Too often, the focus is on the incident, missing the bigger picture. Incidents are dealt with in isolation. Cumulative and escalating risk is not spotted at the earliest opportunity.
The response to risk and vulnerability
Inspectors found increasing evidence of the benefits of protective approaches to working with children. These focus more on prevention and repairing the long-term damage to child victims rather than repeatedly reacting to individual incidents. Too little was done to prevent risk from becoming acute or to repair the damage it causes afterwards.
Agencies share information with each other in various ways across force and partnership areas. Current inconsistencies create significant challenges. The police have an opportunity to use new statutory local safeguarding arrangements, and the parity established with social care and health partners, to build more effective structures and arrangements to share information about risk and make joint decisions about the development of protective plans.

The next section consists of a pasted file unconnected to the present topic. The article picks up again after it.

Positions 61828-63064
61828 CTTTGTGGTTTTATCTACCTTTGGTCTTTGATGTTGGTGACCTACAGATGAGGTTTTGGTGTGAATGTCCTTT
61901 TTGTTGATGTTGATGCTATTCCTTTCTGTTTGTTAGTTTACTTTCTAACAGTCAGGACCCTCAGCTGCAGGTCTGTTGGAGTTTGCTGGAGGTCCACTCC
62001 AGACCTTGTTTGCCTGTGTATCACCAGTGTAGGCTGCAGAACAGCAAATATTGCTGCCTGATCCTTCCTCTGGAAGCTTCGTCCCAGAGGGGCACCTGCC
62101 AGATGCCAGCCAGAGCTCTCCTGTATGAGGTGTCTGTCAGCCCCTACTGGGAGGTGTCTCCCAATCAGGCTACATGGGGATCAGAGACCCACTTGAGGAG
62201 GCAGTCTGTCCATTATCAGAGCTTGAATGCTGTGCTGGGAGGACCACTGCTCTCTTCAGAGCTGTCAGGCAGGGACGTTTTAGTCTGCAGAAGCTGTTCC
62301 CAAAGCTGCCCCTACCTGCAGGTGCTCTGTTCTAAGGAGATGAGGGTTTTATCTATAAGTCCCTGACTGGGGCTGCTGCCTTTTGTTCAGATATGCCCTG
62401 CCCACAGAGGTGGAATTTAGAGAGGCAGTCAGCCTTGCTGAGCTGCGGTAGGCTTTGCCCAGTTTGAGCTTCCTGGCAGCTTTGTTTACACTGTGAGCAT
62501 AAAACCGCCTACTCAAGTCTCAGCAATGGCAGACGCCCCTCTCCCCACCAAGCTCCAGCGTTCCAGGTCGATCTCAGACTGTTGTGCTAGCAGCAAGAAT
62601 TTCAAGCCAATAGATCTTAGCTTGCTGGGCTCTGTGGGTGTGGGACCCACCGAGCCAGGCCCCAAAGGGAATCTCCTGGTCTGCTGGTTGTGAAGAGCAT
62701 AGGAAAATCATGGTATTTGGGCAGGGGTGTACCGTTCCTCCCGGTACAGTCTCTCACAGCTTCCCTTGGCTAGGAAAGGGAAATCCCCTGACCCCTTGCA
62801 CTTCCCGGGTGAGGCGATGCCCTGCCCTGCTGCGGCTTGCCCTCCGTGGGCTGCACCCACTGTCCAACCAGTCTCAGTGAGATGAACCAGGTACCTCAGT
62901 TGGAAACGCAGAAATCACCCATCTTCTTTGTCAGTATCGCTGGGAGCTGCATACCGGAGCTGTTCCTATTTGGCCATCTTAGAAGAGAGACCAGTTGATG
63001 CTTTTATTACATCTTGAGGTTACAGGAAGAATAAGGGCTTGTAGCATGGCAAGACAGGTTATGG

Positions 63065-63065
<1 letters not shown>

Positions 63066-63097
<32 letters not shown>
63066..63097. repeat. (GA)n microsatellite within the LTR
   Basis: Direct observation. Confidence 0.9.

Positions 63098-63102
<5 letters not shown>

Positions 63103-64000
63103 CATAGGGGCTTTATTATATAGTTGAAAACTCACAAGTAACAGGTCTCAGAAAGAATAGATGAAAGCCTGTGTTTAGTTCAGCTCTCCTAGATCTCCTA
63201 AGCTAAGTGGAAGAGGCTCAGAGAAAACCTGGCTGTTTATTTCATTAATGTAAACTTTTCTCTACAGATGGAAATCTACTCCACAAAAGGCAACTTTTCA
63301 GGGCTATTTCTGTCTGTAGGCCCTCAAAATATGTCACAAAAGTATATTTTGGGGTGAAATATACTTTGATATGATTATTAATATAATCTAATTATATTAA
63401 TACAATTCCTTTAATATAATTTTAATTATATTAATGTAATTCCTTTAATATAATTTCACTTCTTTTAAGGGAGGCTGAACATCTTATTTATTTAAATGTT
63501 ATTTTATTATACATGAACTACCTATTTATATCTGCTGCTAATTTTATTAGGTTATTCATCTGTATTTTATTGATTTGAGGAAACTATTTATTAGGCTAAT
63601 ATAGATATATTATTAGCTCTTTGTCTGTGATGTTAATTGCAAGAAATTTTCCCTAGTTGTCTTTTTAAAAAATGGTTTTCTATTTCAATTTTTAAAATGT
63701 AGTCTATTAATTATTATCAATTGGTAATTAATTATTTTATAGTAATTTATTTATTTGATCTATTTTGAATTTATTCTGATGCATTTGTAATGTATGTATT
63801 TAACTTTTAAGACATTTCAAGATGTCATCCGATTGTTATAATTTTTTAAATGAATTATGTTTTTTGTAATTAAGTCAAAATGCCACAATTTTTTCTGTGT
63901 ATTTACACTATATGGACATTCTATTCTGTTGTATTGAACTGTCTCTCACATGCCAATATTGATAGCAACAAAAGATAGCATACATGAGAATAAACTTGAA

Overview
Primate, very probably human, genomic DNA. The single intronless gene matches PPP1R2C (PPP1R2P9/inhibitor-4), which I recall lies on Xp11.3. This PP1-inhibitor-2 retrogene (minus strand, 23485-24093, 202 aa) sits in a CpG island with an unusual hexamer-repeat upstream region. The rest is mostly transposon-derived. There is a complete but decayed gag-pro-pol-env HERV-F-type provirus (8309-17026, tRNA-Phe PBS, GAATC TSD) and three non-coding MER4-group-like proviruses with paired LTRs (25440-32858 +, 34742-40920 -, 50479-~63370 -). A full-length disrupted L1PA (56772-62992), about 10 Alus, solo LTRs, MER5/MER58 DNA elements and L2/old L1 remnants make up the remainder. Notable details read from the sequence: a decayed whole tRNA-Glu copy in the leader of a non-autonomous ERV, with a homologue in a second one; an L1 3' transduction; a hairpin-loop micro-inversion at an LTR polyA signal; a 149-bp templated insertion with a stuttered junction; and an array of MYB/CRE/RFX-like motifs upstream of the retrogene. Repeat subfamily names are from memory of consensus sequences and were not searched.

Protecting children from those who pose a risk to them
Approaches to managing risks to children posed by others are inconsistent. The way the police deal with people who pose a risk to children is inconsistent. It often takes too long to examine seized electronic devices. As a result, images and other evidence of abuse can only be found by costly and time-consuming digital forensic examinations. Often, the police take no action to safeguard children until devices have been examined. We found that this leads to delays in children getting the support they need.
The sheer number of complex cases means that some are investigated by officers who don’t have the right training, skills or experience. The outcomes of these cases are almost always worse.
We are aiming to address the above issues by sharing information from police and partner agencies, to use cutting edge machine learning techniques to identify children and locations most at risk of child exploitation, as well as those most likely to perpetrate child exploitation, both now and in the future in order to reduce harm and effectively deploy and commission safeguarding services.